Caitlyn and Yellow a winning duo in barrel racing

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Caitlyn Hey with the sash she won in the second New Zealand round of barrel racing in the NZ...
Caitlyn Hey with the sash she won in the second New Zealand round of barrel racing in the NZ Rodeo Cowboys Association’s Trans-Tasman High School Challenge.
Round and round they go. Who will win, nobody knows ... until the timekeeper stops the clock.

It’s that combination of speed, thrill and riding skill that has had Cust’s Caitlyn Hey hooked on barrel racing for two years.

The 14-year-old Christchurch Girls’ High School student is on the team for the 2020 New Zealand Rodeo Cowboys Association’s Trans-Tasman High School Challenge competition.

Caitlyn Hey, of Cust, and Yellow in action. Photo: Otago Daily Times
Caitlyn Hey, of Cust, and Yellow in action. Photo: Otago Daily Times
As well as wearing the silver fern on her back, she was chosen to carry the New Zealand flag into the ring on Waitangi Day, which was day two of the contest.

She followed that up by winning the second round of barrel racing in a time of 16.61 seconds, shaving nearly 4½ seconds off her first-round outing.

Spots at the tournament are hotly contested, says Caitlyn’s mother, Adrianne Lill-Hey.

‘‘You apply to be part of the team, and they don’t just look at your rodeo ability. They assess you on your personality and conduct, and on your school results too.

‘‘Then, if you get chosen, you accrue results points over three challenges here in New Zealand, followed by three in Australia, to find the winning team each year.’’

Caitlyn came to barrel racing from the dressage show ring, where she still competes, but it has represented quite a change in equestrian disciplines.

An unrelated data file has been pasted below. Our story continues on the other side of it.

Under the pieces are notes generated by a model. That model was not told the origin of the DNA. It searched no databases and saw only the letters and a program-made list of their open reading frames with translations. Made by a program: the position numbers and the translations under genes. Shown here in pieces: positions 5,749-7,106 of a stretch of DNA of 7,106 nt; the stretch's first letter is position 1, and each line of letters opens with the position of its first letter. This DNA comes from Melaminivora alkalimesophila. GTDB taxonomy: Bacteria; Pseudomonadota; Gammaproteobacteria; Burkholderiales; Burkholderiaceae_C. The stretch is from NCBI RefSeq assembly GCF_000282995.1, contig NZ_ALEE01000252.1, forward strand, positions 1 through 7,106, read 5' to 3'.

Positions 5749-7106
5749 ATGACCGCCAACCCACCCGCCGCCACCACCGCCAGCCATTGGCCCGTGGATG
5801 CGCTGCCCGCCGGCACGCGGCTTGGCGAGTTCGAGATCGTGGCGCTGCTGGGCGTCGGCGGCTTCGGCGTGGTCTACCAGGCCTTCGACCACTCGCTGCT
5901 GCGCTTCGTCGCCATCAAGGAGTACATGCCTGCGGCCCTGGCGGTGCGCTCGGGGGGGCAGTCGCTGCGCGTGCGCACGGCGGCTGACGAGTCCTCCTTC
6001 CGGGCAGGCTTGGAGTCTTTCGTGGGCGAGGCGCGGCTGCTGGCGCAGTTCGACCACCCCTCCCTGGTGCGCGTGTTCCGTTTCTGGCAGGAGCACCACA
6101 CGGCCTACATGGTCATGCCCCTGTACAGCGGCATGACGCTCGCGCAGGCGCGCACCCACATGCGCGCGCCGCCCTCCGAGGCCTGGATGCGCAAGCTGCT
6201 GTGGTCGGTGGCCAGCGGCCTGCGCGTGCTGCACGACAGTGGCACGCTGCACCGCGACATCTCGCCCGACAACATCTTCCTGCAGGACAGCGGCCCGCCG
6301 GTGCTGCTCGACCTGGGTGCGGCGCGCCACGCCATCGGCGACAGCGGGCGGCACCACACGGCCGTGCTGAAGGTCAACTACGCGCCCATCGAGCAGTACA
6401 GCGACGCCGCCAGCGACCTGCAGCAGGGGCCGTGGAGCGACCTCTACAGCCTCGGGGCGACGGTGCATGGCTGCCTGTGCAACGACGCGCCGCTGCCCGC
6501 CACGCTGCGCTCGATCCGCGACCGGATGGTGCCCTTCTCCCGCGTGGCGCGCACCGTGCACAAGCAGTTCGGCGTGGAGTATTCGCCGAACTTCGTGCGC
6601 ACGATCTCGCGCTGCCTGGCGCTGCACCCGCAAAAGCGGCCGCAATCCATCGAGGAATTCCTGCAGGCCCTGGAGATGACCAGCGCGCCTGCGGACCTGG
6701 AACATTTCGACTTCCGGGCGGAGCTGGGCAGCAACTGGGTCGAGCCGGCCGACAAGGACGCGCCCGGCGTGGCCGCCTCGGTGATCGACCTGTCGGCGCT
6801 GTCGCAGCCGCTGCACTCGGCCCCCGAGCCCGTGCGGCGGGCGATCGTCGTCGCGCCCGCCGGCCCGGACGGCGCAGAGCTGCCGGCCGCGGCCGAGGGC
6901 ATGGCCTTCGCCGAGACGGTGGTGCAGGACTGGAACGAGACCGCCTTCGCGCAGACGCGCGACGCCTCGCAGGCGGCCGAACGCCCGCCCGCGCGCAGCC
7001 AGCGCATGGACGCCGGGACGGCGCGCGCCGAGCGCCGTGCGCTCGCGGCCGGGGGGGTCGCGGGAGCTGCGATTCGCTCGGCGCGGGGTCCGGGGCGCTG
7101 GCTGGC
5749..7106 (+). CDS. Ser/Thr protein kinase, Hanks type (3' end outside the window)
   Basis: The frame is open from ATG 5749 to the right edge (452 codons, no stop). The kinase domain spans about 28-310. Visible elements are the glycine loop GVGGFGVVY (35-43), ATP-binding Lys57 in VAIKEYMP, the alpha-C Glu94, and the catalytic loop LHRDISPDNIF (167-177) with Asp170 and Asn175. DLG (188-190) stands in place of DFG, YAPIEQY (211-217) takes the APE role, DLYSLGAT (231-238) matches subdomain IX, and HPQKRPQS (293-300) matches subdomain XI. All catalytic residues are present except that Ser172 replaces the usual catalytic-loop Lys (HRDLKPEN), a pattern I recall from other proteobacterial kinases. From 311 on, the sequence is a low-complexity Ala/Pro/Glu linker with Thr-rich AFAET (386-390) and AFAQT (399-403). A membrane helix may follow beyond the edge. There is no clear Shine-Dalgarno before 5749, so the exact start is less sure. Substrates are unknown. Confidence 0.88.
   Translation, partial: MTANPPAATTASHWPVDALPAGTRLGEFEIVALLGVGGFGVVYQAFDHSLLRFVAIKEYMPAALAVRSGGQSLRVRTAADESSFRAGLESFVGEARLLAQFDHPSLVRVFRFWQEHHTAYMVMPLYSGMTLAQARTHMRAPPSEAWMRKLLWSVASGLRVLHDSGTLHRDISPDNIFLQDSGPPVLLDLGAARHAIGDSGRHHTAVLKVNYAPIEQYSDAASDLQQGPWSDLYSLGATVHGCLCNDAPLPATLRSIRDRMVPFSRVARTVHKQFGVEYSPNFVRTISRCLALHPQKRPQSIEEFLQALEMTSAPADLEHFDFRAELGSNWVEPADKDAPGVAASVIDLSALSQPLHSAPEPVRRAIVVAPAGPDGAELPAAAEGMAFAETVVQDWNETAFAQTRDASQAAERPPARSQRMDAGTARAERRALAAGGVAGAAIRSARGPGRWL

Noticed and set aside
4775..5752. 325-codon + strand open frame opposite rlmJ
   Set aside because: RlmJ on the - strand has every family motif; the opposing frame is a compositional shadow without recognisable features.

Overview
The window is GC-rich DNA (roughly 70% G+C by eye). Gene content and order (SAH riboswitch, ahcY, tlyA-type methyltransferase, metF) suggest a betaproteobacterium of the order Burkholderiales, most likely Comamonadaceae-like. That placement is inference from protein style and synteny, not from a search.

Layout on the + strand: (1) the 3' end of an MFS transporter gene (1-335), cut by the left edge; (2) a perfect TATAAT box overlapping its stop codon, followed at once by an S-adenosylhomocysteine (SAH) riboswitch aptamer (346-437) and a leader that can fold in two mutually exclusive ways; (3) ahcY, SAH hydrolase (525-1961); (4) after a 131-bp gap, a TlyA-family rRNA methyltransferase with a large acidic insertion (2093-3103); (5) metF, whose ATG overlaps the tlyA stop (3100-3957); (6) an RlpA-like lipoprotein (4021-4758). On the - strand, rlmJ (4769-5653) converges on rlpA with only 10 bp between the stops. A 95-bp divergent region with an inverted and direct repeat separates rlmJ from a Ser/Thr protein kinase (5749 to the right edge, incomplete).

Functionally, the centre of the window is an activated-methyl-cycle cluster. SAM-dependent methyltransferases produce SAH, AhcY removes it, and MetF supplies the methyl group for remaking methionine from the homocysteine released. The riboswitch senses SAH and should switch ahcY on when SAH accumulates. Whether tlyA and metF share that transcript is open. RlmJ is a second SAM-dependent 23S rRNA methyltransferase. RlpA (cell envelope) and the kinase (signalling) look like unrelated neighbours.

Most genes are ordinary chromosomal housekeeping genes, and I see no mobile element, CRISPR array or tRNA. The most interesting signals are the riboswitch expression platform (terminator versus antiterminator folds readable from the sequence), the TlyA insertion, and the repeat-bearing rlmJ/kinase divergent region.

‘‘She had a problematic pony, so went to Nicci and Brent Crowe, here in North Canterbury, for help.

‘‘They took her on board and ended up introducing her to barrel racing, and lent her a horse for 18 months,’’ Adrianne says.

‘‘We bought her a new pony just two months ago, called Yellow, which she rode for this competition.’’

The first-round tournament was held in Invercargill. Then, horses and riders headed to Outram for the second round, on Waitangi Day.

The final New Zealand stage was set for Mataura, but flooding made that impossible.

Given that competitors were already in Outram, that club offered to host the final stage, two days later.

‘‘We’ve had three events in a week — everything’s a bit of a blur,’’ Adrianne says. ‘‘We’re now looking forward to August, when we’ll go to Australia for the second half of the challenge.’’

Caitlyn says she enjoys the camaraderie of the rodeo.

‘‘I enjoy the atmosphere and we have fun,’’ she says.

‘‘I ride every day and we run the drums (barrels) once a week.’’

She says she and Yellow are a good team.

‘‘She listens to me.’’

 

 

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